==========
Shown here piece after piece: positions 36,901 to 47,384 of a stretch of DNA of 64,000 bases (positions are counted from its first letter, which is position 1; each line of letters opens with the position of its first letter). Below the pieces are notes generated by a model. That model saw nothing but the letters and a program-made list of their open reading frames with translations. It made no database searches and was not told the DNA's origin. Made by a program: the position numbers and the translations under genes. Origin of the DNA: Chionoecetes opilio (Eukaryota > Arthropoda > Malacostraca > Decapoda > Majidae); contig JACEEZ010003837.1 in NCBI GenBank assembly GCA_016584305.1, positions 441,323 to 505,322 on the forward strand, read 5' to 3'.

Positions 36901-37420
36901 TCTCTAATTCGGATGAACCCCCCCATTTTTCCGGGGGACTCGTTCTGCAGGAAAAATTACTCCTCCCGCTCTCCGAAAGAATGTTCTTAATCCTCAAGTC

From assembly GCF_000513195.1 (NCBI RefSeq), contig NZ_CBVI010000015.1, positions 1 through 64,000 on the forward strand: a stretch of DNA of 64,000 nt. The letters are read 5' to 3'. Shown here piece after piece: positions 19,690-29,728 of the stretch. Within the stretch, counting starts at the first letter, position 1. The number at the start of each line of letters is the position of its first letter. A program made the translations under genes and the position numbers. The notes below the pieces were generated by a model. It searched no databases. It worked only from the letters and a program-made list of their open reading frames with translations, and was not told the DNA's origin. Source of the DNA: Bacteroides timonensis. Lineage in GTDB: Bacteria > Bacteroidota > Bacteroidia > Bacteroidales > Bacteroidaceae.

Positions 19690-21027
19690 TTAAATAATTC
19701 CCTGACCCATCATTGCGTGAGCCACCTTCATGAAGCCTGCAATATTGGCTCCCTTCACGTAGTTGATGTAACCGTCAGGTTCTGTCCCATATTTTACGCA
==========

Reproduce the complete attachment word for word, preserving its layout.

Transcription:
Shown here piece after piece: positions 36,901 to 47,384 of a stretch of DNA of 64,000 bases (positions are counted from its first letter, which is position 1; each line of letters opens with the position of its first letter). Below the pieces are notes generated by a model. That model saw nothing but the letters and a program-made list of their open reading frames with translations. It made no database searches and was not told the DNA's origin. Made by a program: the position numbers and the translations under genes. Origin of the DNA: Chionoecetes opilio (Eukaryota > Arthropoda > Malacostraca > Decapoda > Majidae); contig JACEEZ010003837.1 in NCBI GenBank assembly GCA_016584305.1, positions 441,323 to 505,322 on the forward strand, read 5' to 3'.

Positions 36901-37420
36901 TCTCTAATTCGGATGAACCCCCCCATTTTTCCGGGGGACTCGTTCTGCAGGAAAAATTACTCCTCCCGCTCTCCGAAAGAATGTTCTTAATCCTCAAGTC

From assembly GCF_000513195.1 (NCBI RefSeq), contig NZ_CBVI010000015.1, positions 1 through 64,000 on the forward strand: a stretch of DNA of 64,000 nt. The letters are read 5' to 3'. Shown here piece after piece: positions 19,690-29,728 of the stretch. Within the stretch, counting starts at the first letter, position 1. The number at the start of each line of letters is the position of its first letter. A program made the translations under genes and the position numbers. The notes below the pieces were generated by a model. It searched no databases. It worked only from the letters and a program-made list of their open reading frames with translations, and was not told the DNA's origin. Source of the DNA: Bacteroides timonensis. Lineage in GTDB: Bacteria > Bacteroidota > Bacteroidia > Bacteroidales > Bacteroidaceae.

Positions 19690-21027
19690 TTAAATAATTC
19701 CCTGACCCATCATTGCGTGAGCCACCTTCATGAAGCCTGCAATATTGGCTCCCTTCACGTAGTTGATGTAACCGTCAGGTTCTGTCCCATATTTTACGCA